21st-century role model: The Queen or AOC?


The people we choose to admire speaks volumes about ourselves. That’s true of individuals but perhaps even more so of societies. Perhaps the fact that so many people around the world seem to care so much about the death of Britain’s Queen Elizabeth II says something positive about humanity. Yet we should still worry about the way other types of role models are lauded in our popular culture and what that might mean for the future.

By that, I don’t refer to the late queen’s grandson’s wife, Meghan Markle, the Duchess of Sussex, who continues to preen and complain in interviews and cover stories of fashion magazines about the hardships of membership in the royal family while still cashing in on the way her marriage turned her into an international celebrity. I’m thinking instead of someone with far more influence on our society and politics: Rep. Alexandria Ocasio-Cortez of Queens and the Bronx.

With an adoring press and pop-culture outlets giving her the goddess treatment, AOC is someone with a future in Democratic politics. She claims that the “misogyny” that truly governs America “will never let it happen” and speaks of her uncertainty about whether we’re worth all of her sacrifices. But AOC’s GQ interview with radical journalist and rising CBS news star Wesley Lowery makes it clear that dreams of the presidency are very much on her mind.

Rather than misogyny, it is her shrill socialism and whatever is left of the American people’s common sense that will hopefully keep her out of the White House. But it’s also fair to say that she’s already made a not inconsiderable impact on our political culture — and all of it for the worse — with the very real possibility of far more in the years to come.

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The queen, who died at the age of 96 after reigning for 70 years, had enormous prestige but no actual power in her country’s constitutional system where the monarch serves as a symbolic head of state while the government is run by the prime minister, cabinet and parliament. And yet by steadfastly doing her duty, maintaining her dignity with reserve and eventually learning to show the public some of her own humanity, she became one of the most admired people on the planet.

One of the best things about the queen was her authenticity. Though she seemed to genuinely care about people, her unwillingness to pretend to have the common touch made her more rather than less popular. By contrast (and as the GQ profile illustrates), AOC is still marketing the myth that she was raised in a tough Bronx neighborhood. In fact, she is very much the child of the American upper-middle class.

The daughter of an architect who moved to the suburbs when she was 5, she grew up in upscale Yorktown Heights in New York’s Westchester County, attended a private university and was an intern in the office of Sen. Ted Kennedy. That makes her an example not of America’s racism and injustice, but of how in 21st-century America someone who identifies as Latino can be as privileged a character as anyone whose family came over on the Mayflower.

Like most would-be revolutionaries throughout history, she is a beneficiary of the system she seeks to destroy. And make no mistake about it, AOC’s target is the American constitutional system — with its troublesome checks and balances on would-be dictators and demagogues — and its modern economy, which she seeks to cut down to size to conform to the nightmare Marxist vision of the Green New Deal she has championed.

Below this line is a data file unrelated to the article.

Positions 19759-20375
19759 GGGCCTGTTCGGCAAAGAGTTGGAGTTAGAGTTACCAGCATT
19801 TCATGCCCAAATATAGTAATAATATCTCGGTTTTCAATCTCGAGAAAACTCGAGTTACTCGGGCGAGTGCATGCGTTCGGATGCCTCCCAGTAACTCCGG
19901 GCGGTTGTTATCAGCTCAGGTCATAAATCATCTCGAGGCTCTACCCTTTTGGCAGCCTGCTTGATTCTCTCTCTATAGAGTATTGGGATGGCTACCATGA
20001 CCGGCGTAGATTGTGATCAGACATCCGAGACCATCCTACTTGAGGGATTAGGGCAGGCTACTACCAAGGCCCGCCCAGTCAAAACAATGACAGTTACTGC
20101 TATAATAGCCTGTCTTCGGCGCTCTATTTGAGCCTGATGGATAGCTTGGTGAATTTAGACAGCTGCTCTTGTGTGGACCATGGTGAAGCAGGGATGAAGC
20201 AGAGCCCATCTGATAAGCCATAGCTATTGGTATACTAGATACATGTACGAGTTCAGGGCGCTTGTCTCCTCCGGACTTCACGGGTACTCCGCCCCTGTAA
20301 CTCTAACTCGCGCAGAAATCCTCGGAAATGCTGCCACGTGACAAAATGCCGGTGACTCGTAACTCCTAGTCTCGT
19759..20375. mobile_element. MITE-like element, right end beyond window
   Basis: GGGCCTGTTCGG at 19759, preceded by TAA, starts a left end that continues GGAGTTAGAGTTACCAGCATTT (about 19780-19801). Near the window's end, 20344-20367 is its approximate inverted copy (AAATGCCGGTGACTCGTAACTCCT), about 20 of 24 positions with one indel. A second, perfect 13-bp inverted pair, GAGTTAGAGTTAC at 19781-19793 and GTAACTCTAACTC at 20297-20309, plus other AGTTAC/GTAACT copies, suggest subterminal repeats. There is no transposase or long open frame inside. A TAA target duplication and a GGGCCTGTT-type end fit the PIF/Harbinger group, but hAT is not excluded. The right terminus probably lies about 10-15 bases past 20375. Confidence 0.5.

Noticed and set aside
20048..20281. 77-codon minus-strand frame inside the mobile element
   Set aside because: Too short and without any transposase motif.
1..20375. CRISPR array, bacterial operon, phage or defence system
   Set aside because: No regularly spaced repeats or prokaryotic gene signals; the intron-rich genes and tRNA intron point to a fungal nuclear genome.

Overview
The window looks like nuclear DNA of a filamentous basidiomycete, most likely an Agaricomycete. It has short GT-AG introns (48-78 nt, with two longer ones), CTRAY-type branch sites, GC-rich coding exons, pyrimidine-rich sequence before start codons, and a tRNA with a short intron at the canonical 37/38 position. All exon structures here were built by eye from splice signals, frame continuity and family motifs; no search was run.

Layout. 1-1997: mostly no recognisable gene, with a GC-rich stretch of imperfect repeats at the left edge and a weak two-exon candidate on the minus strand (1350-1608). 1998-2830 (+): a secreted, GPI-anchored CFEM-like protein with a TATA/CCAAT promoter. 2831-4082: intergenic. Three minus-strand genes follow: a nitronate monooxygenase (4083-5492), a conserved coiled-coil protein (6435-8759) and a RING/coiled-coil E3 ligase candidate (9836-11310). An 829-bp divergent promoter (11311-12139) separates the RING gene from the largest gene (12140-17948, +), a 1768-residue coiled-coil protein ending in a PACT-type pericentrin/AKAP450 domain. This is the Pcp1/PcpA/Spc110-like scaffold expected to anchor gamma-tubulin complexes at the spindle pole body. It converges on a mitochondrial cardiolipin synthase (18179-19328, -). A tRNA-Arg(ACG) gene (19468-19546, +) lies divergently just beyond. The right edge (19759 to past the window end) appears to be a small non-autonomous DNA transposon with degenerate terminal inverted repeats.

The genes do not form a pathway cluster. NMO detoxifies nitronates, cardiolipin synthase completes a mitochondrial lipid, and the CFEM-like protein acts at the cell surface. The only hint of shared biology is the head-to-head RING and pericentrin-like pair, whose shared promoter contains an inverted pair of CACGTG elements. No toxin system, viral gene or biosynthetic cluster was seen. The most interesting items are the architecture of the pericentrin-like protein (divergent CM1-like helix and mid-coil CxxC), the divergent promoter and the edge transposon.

But rather than simply taking pride in the disturbing way figures like President Joe Biden now mimic her radical ideas about climate and the economy, she whines in GQ that no one gives her enough credit for them.

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As the founding member of the congressional “Squad” of leftist members of the House of Representatives, she also shares her comrades’ antipathy for Israel and Zionism. She regularly spouts smears of the Jewish state, and supports both the anti-Semitic BDS movement and efforts to cut US aid to Israel. That such vicious stands don’t confine her to the fever swamps of American politics as they should is a more alarming sign of the mainstreaming of anti-Semitism in our times than the travel plans of British royalty.

Indeed, the normal rules of politics don’t apply to her. Her comments in the GQ article, in which she says she hesitated to get engaged to her fiancé (who is white) because she “wasn’t sure an interracial relationship was the right fit for her,” are outrageous in a country in which Gallup tells us that 94% of Americans approve of interracial marriage. Imagine the furor and condemnation if any Republican — whether white, black or Hispanic — said something similar.

That she should be feted as she is, appearing on network late-night comedy shows talking about her presidential ambitions and posing in outlandishly expensive fashion designs in Washington settings is appalling. That she does so while incessantly complaining bitterly of how mean her critics are to her and how hard it is to live such a life — something the queen, who spent her life living in a fishbowl that was far less private than AOC’s privileged life never did — is both insufferable and frightening.

If, as this week’s headlines suggest, we may never see another role model like Queen Elizabeth II, that is something that should — regardless of our opinions about monarchy or celebrity — make us uneasy. That ours is an age where the likes of AOC cannot only aspire to the greatest political power but do so while becoming a focus of some of the same pop-culture venues that once lauded more respectable figures should make us even more anxious about the future.